How to Decoupage on Wood

For a dynamic DIY décor makeover, look no further than decoupage!

by Natalia Hook

 

Decorating a home is a process that is never really finished. Tastes change, trends come and go—we get tired of some things and interested in others.  Most of us don’t redecorate on a regular basis, but who doesn’t get the itch for change every once in a while? Out with the old, and in with the new, right?

 

Before giving outdated décor or furniture the old heave-ho, why not try a simple but stunning makeover? In less time than it takes to shop for something new, you can learn how to decoupage on wood and most other rigid materials.  Transform your has-beens from blah to beautiful with a modern take on this traditional craft in 5 easy steps.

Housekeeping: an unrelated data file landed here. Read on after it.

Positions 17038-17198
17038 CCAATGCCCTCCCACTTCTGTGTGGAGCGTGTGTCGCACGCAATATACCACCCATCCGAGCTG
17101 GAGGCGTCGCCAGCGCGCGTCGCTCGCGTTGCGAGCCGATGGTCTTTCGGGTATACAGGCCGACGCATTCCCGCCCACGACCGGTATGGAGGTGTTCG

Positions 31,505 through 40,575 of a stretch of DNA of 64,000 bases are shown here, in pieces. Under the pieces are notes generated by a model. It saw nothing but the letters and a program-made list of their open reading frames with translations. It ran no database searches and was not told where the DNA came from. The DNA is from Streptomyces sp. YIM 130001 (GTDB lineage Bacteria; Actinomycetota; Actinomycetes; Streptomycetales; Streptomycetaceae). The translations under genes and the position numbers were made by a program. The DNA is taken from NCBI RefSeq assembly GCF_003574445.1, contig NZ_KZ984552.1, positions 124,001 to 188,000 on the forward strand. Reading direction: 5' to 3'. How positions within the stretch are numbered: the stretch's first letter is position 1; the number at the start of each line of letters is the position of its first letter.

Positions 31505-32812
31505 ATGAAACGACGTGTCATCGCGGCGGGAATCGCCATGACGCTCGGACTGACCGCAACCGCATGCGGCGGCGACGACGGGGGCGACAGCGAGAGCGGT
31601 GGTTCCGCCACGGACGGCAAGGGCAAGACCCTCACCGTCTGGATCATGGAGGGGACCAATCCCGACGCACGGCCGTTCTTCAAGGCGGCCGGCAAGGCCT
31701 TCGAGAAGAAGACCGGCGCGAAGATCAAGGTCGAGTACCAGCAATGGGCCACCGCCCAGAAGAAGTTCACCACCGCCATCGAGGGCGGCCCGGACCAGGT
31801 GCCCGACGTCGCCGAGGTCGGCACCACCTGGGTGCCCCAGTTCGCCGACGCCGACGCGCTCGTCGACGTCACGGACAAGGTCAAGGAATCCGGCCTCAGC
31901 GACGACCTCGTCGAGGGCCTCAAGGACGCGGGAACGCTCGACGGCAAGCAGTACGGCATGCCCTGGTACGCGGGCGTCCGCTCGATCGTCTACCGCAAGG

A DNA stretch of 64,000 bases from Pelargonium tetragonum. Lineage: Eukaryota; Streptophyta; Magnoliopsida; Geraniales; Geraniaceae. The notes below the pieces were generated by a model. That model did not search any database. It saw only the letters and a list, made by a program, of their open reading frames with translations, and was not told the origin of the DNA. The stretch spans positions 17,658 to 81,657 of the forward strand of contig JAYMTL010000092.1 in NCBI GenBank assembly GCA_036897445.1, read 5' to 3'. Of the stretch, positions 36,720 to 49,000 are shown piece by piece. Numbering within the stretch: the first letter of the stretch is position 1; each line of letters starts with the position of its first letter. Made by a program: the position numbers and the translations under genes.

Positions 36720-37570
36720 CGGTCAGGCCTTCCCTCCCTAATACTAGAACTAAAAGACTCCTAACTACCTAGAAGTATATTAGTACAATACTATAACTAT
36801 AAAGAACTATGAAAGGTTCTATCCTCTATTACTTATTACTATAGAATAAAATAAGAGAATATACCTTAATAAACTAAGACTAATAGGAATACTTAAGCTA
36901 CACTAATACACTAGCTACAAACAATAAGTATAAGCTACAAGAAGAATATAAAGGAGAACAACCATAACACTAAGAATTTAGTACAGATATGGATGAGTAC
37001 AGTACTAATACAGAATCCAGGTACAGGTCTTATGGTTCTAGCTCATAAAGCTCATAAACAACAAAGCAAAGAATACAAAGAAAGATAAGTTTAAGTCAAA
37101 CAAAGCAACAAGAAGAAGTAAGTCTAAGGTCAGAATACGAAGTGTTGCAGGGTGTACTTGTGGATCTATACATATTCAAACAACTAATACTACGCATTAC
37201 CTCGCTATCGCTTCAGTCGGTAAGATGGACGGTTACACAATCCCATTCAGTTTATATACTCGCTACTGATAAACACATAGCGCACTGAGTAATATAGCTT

What Is Decoupage?

 

Decoupage is the art of gluing decorative paper to hard surfaces.  During the Victorian era many a footstool and jewelry box were decoupaged with fancy paper, using multiple layers of slow drying varnish as a sealant.  Today’s process is much easier, thanks to modern crafting’s most wonderful invention: Mod Podge, a water based adhesive and sealant. Example here:

 

https://www.dreamstime.com/stock-photo-peacock-box-jewellery-decoupaged-gilded-gold-leaf-image85273786

 

Most decoupage is done on wood—furniture, frames, ornaments, trinket boxes, you name it.  The process can easily be transferred to other rigid surfaces as well. You can decoupage on glass, metal, most plastics, and even cardboard. Use whatever paper strikes your fancy—scrapbook paper, photographs, magazine cut outs, or your own drawings.  My favorite decoupage projects usually involve old calendars, used wrapping paper, or some other disposable paper that is just too wonderful to get rid of.  It’s an extra bonus if I’m able to upcycle scrap wood or an old, neglected item for a base.

 

Decoupage Materials

 

For this project, I used fairly basic supplies: